Rising to the challenge

I’ve just completed my training at the Writer’s Police Academy—an odyssey of self-discovery. What I learned was … I’m short. You kind of get used to looking up at people all the time, but I’d say that the majority of the attendees were post-menopausal, osteoporitic, and vertically challenged. Put a group of us next to a strapping young fireman, and it looks like a munchkin convention.

When it was my turn to knee the tackling dummy in the groin, I had to jump up to reach it. Most assailants lack the patience to wait while you get a ladder. Fortunately, put a gun in my hands and I turn into a major badass. I managed not to shoot any innocent bystanders, but that’s only because my aim was off. I was firing at anybody who looked remotely suspicious. Hey, that blue-haired old lady was asking for it. My finely manicured trigger finger was flying. Moral of the story: don’t mess with a dwarf holding a standard-issue police glock.

I have a new appreciation for the police who have to stare down a knife or gun and make split-second decisions. I got to talk to bomb squad guys, canine handlers, divers, and motorcycle cops. Of course, as a writer, my hard-hitting questions were not exactly typical. “Does your unit have cadaver dogs? When recovering a body underwater, does it gross you out to know that you’re swimming in people soup? How do you pee when you’re on a stakeout?”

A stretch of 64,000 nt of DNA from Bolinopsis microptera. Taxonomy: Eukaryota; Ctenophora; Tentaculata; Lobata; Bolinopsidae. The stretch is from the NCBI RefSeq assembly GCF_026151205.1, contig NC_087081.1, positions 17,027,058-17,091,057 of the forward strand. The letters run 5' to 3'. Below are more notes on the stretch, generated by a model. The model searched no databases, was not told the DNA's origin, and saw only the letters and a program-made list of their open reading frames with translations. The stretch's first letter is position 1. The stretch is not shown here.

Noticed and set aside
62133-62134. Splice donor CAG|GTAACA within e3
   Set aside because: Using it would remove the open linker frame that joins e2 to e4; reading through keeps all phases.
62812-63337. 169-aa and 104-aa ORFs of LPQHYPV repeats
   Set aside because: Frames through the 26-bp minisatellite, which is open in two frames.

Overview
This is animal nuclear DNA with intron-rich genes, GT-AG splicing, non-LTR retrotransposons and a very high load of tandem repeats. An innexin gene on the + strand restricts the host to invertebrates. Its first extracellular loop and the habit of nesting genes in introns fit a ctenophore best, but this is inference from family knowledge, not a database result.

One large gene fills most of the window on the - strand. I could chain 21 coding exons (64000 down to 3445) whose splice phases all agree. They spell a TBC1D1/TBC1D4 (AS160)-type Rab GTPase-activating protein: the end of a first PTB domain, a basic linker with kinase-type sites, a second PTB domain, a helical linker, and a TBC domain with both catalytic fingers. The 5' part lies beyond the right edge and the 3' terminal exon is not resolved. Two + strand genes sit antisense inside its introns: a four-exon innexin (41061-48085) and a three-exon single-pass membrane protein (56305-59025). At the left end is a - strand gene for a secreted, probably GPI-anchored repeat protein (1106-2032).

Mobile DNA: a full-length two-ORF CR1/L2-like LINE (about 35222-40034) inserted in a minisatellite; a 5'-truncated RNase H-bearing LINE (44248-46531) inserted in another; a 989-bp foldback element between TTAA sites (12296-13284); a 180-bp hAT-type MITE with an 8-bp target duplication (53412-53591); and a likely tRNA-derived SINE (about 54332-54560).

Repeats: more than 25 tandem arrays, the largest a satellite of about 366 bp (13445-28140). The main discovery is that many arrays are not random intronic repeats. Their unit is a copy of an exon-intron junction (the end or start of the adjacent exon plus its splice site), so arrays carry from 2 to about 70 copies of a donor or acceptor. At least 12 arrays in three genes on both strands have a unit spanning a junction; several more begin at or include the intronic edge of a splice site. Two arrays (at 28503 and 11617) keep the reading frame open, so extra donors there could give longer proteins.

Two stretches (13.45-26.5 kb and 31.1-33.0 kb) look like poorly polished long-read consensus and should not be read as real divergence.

When you get the facts wrong in a mystery, people respond like rabid beavers on crack. Generally, that’s not a good thing, since you’re likely to get your ass chewed. I know more than I care to about dismembered, charred human remains, dripping with melted fat. The slide show featuring said body parts came right after lunch. Note to self: take the morgue tour on an empty stomach.

I’ll just have to content myself with writing about crime rather than fighting it. They don’t have standard-issue police ladders, and the gendarmes are not likely to issue me a glock anytime soon. Those kids should really learn how to duck and cover.

8 thoughts on “Rising to the challenge

  1. Sounds like an adventure! And I’ll bet they enjoyed having your sassy self in the class. Looking forward to your next mystery, especially now that you’re equipped with all that extra gun and people soup knowledge. You rock!

    • I’m feeling pretty cocky because I didn’t send my partner to the emergency room. And, I’m still able to eat soup without gagging. I call that a win.

  2. A dwarf with a glock, huh?

    I consulted with police for my book, particularly in terms of firearms issues. One of the things I picked up on is just how far a rifle shell might get tossed away during a shooting…

    • With any luck, far enough that forensics won’t be able to pin anything on me. It’s amazing how important those little details are to the readers.

  3. Sounds like fun. Not. I guess I’ll stick to writing romantic or humorous adventures and leave the spy thrillers to you and William.

    • OMG, yes! You all did such an amazing job putting the weekend together. I actually bought Dr. Murray’s book on forensic identification. Her lecture was fascinating (in a graphic sort of way).

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